Refrigerated Trailer, otherwise known as a “Reefer”

While waiting for Rush Truck Center to open so we can get our keys, hook up, and finally leave Flagstaff I thought you might like to know a little something about cargo trailers.

Conveniently enough, one is parked at Rush Truck Center.


This is the refrigeration unit on the front of the trailer.


This is the temperature display. The truck driver will be told the temperature setting for his load and he can set it, or adjust it here.


These “steps” enable the driver to check on the temperature of the load without opening the back doors.



There is a door, way up high, to stick a temperature probe in to do a check.


This is the “King Pin” that will connect the tractor to the trailer for transport.


These are the “Landing Jacks”. When the trailer is attached to the 5th wheel of the truck these legs will be raised using the odd shaped handle crank.



The handle will be lifted off the storage hook, pulled toward the operator, the he/she will turn the crank round and round until the landing gear is fully raised and ready for transport.

When dropping the trailer the driver will crank the other way to lower the landing gear to support the trailer when the tractor pulls out from under it.

This is the “Fuel Tank” that supplies fuel to the generator to run the refrigeration unit. Diesel fuel is what is put in this tank.


This is the axle of the trailer it has the capability of sliding forward and backward to adjust the axle position for the load carried.



To see how the “Axle Slide” works and why it is a part of the trailer, sorry, you will have to either petition Joe to tell you or ask a truck driver in a truck stop the latter I don’t recommend. Some of these drivers will either proposition you or tell you to get lost.

This is the “ICC Bumper”. What the ICC stands for is something Joe will have to tell you.


What I do know is at big distribution centers there are giant sized fingers that hold onto this bumper, when the trailer is backed up to a dock, to keep it secure for forklifts to drive in and out while loading the trailer.

These are the loading doors. They swing wide open to allow the entry and exit of pallet movers, like forklifts and/or pallet jacks to enter and exit while loading or unloading.


These little chains…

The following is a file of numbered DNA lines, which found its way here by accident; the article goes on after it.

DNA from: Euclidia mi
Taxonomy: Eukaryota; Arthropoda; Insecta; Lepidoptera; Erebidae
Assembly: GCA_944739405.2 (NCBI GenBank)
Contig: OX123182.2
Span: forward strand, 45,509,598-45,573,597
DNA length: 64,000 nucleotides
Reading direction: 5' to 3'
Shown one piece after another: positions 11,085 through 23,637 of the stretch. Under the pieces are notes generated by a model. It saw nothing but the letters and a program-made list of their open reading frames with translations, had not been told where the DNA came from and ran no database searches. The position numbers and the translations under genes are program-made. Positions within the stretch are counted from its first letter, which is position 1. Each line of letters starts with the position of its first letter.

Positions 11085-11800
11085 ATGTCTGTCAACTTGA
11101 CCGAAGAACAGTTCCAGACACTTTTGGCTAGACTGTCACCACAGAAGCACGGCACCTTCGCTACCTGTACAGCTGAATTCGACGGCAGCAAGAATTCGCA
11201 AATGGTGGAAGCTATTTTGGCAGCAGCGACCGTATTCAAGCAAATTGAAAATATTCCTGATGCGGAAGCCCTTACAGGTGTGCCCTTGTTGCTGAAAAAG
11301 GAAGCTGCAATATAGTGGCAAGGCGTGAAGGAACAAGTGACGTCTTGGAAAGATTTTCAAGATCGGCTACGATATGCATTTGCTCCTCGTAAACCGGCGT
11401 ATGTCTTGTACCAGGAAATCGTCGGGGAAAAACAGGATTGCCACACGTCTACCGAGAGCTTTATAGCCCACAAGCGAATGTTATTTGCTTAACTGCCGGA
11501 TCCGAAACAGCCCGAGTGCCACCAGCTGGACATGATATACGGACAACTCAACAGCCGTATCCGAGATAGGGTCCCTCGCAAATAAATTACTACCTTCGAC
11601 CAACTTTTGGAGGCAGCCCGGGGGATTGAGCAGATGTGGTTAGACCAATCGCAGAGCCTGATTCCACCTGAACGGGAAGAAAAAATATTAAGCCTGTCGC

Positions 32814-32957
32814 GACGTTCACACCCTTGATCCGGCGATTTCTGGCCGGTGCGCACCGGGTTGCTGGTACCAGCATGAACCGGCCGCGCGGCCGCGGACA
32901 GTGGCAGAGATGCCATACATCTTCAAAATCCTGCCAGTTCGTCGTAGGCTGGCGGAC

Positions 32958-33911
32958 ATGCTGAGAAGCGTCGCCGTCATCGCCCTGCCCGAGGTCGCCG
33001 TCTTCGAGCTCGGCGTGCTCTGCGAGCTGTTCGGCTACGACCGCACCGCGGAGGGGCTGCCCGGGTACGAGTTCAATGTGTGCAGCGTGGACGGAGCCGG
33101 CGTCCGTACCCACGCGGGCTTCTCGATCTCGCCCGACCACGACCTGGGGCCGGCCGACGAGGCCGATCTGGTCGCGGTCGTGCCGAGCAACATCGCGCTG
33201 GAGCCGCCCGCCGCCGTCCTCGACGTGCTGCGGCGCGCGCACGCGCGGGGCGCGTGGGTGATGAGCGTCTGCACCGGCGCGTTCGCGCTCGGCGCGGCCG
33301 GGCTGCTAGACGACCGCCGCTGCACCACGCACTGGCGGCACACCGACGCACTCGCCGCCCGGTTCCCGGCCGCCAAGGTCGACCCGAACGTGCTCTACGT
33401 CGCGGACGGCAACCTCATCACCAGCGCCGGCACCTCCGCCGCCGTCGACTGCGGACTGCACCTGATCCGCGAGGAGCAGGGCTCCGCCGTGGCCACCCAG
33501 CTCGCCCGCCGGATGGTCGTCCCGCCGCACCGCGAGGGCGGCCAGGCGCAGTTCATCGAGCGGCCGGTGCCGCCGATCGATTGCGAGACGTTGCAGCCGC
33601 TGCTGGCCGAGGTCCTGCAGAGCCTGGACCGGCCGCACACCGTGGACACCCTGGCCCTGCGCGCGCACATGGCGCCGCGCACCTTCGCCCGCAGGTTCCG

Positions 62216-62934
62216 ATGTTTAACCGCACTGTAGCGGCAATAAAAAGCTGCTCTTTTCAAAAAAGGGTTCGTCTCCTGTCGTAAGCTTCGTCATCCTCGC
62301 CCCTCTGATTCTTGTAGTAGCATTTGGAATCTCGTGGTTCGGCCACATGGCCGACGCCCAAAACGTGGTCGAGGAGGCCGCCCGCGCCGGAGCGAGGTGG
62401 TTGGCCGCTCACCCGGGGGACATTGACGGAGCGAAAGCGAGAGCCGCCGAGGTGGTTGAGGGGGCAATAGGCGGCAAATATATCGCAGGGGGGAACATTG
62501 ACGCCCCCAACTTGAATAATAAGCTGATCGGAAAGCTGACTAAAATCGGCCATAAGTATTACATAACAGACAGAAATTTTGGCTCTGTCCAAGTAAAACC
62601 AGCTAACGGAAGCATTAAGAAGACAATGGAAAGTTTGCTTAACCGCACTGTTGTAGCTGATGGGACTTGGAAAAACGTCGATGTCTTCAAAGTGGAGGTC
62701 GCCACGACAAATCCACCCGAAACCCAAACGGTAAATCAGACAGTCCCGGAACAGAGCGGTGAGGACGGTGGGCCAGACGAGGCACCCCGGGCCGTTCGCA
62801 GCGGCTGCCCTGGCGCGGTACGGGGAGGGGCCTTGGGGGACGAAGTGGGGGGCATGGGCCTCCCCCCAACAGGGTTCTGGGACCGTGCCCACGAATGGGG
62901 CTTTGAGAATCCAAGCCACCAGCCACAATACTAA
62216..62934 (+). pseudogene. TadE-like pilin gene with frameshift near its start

Hook the doors fully open at the sides of the trailer.



Lastly, this little door is for temperature control.


If the inside of the trailer gets too cold the door can be opened to circulate the air – or something like that. Another question for Joe.

Chances are you have been behind one of these trailers and seen water drip out the back of the trailer. There are some loads, particularly produce, that gets ice spread over the pallets. As the ice melts the water runs out the back of the trailer.

Okay, this is the end if another boring post about the truck driving industry. Have an excellent day.



About Message In A Fold

I am an over the road truck driver in Drive-Away Transport part of the year, and the sole bookkeeper of this operation the other part of the year. I do a lot of whining until I can get in my craft room and play with paper and glue. View all posts by Message In A Fold

11 responses to “Refrigerated Trailer, otherwise known as a “Reefer”

  • Jann Gray

    Not boring at all…I feel like I learned something today….and since it is morning – I am checking “learn something” off my list for today as the list is already too long to actually accomplish! LOL

    You know I am teasing…I LOVE learning about what you and Joe do…and this has answered questions I have had while driving behind “reefer!”


    • Message In A Fold

      Woo hoo! An item checked off your To-Do list 😀

      Thanks Jann :-). You can count on me to fill your head with knowledge that you would not otherwise desire to have cluttering the landscape 😀

      At least you can rest assured now knowing what is leaking out of a reefer is harmless water 😀

      Love you – Leslie

  • Maureen Mathis